GPMonitor.exe GPMonitor is designed to help centralize reports created from the GPOs on a computer. GPMonitor is part of the Microsoft Windows Server 2003 Resource Kit Tools. GPMonitor sends information back to the centralized share when a refresh or a forced update to a GPO occurs on the target computer. When the information is sent back to the centralized share,it is stored in files that can then be queried. GPMonitor works by running on the computers that will store their information in the centralized share.
GPResult Reports the final settings applied from the GPOs on the local computer and from Active Directory. GPResult is a built-in tool for Windows XP, Windows Vista, Windows Server 2003, and Windows Server 2008. If you are running Windows 2000, you must obtain the tool from the Microsoft Windows 2000 Resource Kit. The two versions are not compatible. GPResult is a pure command-line tool, but it can provide invaluable information regarding the GPOs for a target system. The tool reports on both user and computer policies.
GPUpdate GPUpdate will automatically cause a refresh of the GPOs from the local computer and all of the GPOs at the Active Directory level. A valuable feature of this tool is the option to force the application of the GPOs from Active Directory, even if the GPO version number has not changed.This is ideal for ensuring that any local settings that have been altered manually are changed back to what the GPO indicates they should be.
GPOTool GPOTool helps locate inconsistencies with the GPO versions stored in Active Directory and in SYSVOL. GPOTool checks for inconsistency between Active Directory and SYSVOL versions of the same GPO across peer domain controllers. This information can help you determine whether replication latency is causing failure of computers or users to receive updates to new GPO settings that have not yet converged between domain controllers.
Synchronous and Asynchronous Application of Settings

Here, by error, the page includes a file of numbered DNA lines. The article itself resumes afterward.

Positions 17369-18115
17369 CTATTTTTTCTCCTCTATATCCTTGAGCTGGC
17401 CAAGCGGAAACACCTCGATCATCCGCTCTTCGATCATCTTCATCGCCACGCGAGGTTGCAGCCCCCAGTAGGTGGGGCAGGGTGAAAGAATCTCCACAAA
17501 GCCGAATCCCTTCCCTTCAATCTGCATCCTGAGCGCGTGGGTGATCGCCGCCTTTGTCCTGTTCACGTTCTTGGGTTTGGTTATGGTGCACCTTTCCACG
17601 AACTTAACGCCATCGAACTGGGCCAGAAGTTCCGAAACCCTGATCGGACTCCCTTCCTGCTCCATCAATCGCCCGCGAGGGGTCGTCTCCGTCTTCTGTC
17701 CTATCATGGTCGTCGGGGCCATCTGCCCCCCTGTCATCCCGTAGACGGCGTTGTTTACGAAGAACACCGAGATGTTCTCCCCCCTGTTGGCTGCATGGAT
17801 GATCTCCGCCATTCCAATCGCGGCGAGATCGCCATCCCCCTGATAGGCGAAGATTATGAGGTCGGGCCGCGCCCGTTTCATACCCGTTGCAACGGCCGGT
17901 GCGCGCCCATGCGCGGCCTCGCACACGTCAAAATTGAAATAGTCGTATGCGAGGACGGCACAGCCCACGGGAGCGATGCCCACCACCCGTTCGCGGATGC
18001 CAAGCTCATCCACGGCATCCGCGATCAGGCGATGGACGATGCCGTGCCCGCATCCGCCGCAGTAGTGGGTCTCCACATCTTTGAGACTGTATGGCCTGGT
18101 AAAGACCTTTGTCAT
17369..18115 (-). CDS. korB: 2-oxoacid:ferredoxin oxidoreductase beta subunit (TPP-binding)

Within a GPO you can configure how policy application occurs at boot time and logon. The changes that you can make will either provide immediate access to the desktop while policies are still applying, or ensure all policies apply before the user has access to the desktop. Most administrators prefer to have a synchronous application of policy, to ensure that all policies are applied before the user can access the desktop. This ensures that all security and configuration settings are applied before any work can be done by the user. This is not the default state in Windows XP Professional, which was optimized for enhanced logon speed.
ADM Template Issues
When you are configuring settings in a GPO under the Administrative Templates section,the code in the ADM template creates the folders and policies in the Group Policy Editor under the Administrative Templates node. If the ADM template is corrupt, missing, or not configured properly, it is possible that you won't see some or all of the settings in the editor.
Missing ADM Templates: When you edit a GPO and find that there are settings in a custom ADM template that are not showing up in the editor, you need to import the ADM template into the GPO.
Missing Preferences: There are two types of settings that can be created in a custom GPO: Preferences and Policies. Policies are the default Microsoft settings that all fall into one of four subkeys in the registry, each ending with the text "Policies". Preferences are registry modifications that don't fall under one of the four subkeys, These preferences don't show up in the editor by default. You must enable them to show up, You can do this when you go under the View menu on the toolbar, select Filtering, then check the "Only show policy settings that can be fully managed" checkbox.